This originally appeared in October 2016 on Rock My Family
The wonderful readers of Rock My Family indulged me in telling the story of my first born Alexandra who sadly passed away. At the end of my story I revealed that I was pregnant again with our second baby. I hope you’ll indulge me once again in my rambling thoughts about going through pregnancy after such a catastrophic loss.
Stress; dread; fear; worry – repeat; repeat; repeat
Physically; this pregnancy has felt very different. That old adage of “every pregnancy is different” turns out is very true. I allowed myself to just give in when I felt tired at the start. I was sick more in the first 12 weeks this time. Sadly no rock hard boobs as I hadn’t lost all the baby/not looking after myself weight. I managed to get a lot of it off through Slimming World (total cult but it works!) so I gave myself a break from that to remove as many layers of stress as possible. I wasn’t bothered when my bump came and then popped – I felt proud if it plus I now know that I’ve got the willpower to get weight off afterwards!
Weirdly this time around I missed not being able to have a glass of wine on a warm Friday night a lot more. Sainsbury’s do non-alcoholic fizzy wine for £2.50 a bottle this isn’t bad at all (you’re welcome!); honestly don’t even bother with non-alcoholic wine. It’s fine for one glass and then it’s why bother?!
For the rest of my pregnancy I dreaded the arrival of SPD, reflux and carpal tunnel but at 34 weeks (touch wood) they’ve barely made an appearance. The reflux is only now starting to kick in and I’ve been able to walk Humphrey the wonder dog for a lot longer this time. I even managed the Gay Gordons at a Scottish wedding! Plus trips to London and Edinburgh! It was only when I got big that Andrew took over the walking duties; the tiredness meant that I felt like I’d been punched in the face by the time I got to work if I was walking Humphrey in the morning.
On my trip to London I got a “Baby on Board” badge (I’m a Girl Guide; LOVE a badge) and it made a bit of difference getting seat in Leeds; London not so much. Andrew really wanted to make a fuss but I wouldn’t let him as I felt fine to stand. He was more worried about me falling if we stopped suddenly and needed to get checked out; fair point. The badge has stopped making a difference in Leeds now – a young able bodied man actually raced me to a seat! People are too involved in phones to look up I find. I think if the SPD had come back I would be a lot bolshier in demanding a seat.
Mentally; it’s been the worst kind of rollercoaster ever. I’m on intensive consultant led care at the LGI and we’ve had scans at 3 week intervals. This has been a mixed blessing. At the start I was convinced I would lose the baby early and checking every time I went to the loo. At our first scan at 9 weeks I thought I was there to discuss taking aspirin as it’s been shown possibly to help with placenta issues but I got a surprise scan as well. The consultant said “what else would I do?” Another fair point. At 9 weeks there was our little jelly baby with their heart fluttering away.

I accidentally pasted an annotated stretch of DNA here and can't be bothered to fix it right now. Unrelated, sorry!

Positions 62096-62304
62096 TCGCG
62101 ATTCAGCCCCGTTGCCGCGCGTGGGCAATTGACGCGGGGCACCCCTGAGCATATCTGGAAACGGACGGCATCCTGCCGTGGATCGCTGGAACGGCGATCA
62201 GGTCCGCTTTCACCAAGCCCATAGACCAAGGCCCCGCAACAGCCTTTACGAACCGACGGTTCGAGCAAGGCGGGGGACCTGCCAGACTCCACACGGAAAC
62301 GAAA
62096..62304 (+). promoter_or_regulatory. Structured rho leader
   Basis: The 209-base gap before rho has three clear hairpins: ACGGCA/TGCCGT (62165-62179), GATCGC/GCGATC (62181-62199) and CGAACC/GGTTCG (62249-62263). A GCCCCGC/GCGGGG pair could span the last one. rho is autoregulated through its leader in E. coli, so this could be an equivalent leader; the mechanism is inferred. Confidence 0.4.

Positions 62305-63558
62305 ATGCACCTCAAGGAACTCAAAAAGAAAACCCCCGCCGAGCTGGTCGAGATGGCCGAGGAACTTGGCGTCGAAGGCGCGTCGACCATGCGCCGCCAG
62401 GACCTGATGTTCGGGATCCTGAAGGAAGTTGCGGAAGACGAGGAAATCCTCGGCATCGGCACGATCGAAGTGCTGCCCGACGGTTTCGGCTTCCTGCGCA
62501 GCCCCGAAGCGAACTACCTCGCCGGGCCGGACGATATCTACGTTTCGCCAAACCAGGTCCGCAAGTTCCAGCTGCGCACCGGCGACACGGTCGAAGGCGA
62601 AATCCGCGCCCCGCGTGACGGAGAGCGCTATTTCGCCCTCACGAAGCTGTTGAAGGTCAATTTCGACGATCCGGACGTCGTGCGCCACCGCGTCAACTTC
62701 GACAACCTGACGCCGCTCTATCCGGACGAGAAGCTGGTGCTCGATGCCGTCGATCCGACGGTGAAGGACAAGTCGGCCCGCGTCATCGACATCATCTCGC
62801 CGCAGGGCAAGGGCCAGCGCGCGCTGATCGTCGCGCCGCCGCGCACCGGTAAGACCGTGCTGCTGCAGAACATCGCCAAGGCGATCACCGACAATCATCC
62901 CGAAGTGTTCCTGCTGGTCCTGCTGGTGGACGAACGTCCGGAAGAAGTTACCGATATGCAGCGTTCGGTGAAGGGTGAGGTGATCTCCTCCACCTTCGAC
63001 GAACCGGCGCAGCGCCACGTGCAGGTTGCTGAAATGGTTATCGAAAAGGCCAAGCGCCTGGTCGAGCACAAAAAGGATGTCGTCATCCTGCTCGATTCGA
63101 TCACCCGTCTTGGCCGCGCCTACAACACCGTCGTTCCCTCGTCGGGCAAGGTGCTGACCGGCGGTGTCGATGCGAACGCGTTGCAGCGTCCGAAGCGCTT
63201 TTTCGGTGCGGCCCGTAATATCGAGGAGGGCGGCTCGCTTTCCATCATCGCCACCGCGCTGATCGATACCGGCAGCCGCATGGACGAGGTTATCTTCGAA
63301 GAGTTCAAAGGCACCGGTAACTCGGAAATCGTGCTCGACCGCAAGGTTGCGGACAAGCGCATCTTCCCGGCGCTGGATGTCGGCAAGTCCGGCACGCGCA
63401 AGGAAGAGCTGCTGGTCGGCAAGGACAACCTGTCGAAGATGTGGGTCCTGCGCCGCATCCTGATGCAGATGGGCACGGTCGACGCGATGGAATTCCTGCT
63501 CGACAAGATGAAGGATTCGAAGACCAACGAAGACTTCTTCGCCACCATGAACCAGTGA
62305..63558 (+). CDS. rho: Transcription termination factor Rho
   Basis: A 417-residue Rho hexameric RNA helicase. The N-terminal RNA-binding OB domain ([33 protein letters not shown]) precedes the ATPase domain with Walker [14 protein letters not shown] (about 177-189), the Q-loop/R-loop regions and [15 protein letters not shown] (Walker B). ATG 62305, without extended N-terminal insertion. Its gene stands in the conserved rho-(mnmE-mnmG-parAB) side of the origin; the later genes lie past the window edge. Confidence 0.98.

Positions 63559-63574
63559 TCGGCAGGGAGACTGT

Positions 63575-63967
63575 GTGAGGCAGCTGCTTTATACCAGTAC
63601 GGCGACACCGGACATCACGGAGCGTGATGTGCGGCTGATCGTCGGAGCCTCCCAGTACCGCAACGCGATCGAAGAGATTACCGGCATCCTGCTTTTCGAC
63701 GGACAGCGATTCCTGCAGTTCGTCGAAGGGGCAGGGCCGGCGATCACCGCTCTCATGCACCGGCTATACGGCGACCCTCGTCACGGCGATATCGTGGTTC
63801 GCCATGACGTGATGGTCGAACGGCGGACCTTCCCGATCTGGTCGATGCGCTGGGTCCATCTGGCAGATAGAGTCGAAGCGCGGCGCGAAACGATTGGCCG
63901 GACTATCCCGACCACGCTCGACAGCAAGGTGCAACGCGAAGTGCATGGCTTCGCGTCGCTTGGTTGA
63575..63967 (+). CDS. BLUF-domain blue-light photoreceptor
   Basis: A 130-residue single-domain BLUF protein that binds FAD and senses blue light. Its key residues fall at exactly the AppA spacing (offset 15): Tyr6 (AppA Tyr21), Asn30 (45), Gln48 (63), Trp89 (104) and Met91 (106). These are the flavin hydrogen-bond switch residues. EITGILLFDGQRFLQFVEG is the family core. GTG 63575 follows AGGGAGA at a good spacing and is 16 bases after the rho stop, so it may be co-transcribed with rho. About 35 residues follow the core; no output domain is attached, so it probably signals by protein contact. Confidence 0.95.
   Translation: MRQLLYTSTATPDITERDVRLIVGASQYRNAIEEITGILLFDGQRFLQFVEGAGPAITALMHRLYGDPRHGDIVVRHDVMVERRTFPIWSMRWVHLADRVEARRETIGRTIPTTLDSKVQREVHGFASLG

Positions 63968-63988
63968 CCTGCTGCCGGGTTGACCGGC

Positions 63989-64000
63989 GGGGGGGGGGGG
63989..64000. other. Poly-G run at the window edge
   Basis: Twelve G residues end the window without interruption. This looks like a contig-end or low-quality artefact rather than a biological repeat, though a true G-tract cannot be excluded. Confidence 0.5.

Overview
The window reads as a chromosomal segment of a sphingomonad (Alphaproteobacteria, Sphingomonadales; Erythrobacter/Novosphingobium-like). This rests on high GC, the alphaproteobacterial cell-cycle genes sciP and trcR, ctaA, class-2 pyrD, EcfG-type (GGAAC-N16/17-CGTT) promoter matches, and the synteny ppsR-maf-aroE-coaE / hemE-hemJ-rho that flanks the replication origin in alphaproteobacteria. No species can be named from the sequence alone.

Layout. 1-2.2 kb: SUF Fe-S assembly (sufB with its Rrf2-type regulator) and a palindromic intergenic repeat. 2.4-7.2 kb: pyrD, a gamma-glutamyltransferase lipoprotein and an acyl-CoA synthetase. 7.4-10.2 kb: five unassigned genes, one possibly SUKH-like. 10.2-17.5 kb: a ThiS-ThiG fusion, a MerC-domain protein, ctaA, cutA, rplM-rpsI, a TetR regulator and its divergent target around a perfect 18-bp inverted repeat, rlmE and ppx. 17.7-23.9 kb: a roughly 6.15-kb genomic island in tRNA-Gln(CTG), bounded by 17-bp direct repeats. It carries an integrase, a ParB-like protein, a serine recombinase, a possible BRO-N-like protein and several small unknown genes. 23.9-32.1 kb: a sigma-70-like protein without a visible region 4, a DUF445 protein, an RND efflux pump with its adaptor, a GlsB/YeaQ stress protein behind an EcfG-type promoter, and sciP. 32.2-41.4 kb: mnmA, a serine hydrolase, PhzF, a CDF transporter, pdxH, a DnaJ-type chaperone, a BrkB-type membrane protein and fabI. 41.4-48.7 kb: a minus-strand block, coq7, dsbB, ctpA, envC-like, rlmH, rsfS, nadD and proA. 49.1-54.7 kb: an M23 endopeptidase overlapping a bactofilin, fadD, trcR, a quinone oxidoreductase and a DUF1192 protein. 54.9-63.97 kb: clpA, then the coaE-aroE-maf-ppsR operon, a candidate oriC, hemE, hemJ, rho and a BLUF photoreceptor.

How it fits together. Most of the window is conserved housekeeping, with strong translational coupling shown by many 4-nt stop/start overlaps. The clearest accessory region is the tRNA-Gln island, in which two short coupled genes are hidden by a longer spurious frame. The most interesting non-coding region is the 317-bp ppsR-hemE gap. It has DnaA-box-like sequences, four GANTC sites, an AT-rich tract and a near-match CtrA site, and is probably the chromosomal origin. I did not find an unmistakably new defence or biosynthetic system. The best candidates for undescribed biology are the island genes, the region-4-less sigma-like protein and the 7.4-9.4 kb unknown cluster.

The build up to each scan we felt like we had Schrodinger’s baby – they could be alive or dead or both. The run up to each scan was very stressful; the relief was immense when we saw baby on the scan and then crashing down because unless I was attached to a scanner 24/7 we couldn’t know if baby was still ok. Once baby started moving I felt relief but then absolute panic if they stopped. I had to reassure myself that the baby would exhaust itself if they didn’t stop moving.
My midwife referred us both to a “Pregnancy in Mind” class that the NSPCC was running for couples who experience anxiety/depression whatever the reason. Andrew helpfully nicknamed it “sad camp.” As usual he got more out of it than he thought he would (same with SANDs meetings). It gave us good coping techniques for when we felt ourselves spiralling; 5,4,3,2,1 (5 things you can see; 4 things you can touch etc.) to kind of ground yourself again. I found some meditation clips on YouTube that were helpful – although in practise a bit difficult to do when you’re trying to relax in the living room with the fluffy getting worried about why you’re on the floor with cushions and trying to pad around and then snuggle in. We were also very aware that we didn’t want to frighten the other couples in the class so we just had to be very matter of fact in pointing out that our normal is not normal. The best homework was scrapbooking and writing feelings with our scan photos. Cutting and sticking and GLITTER makes for a very happy Claire.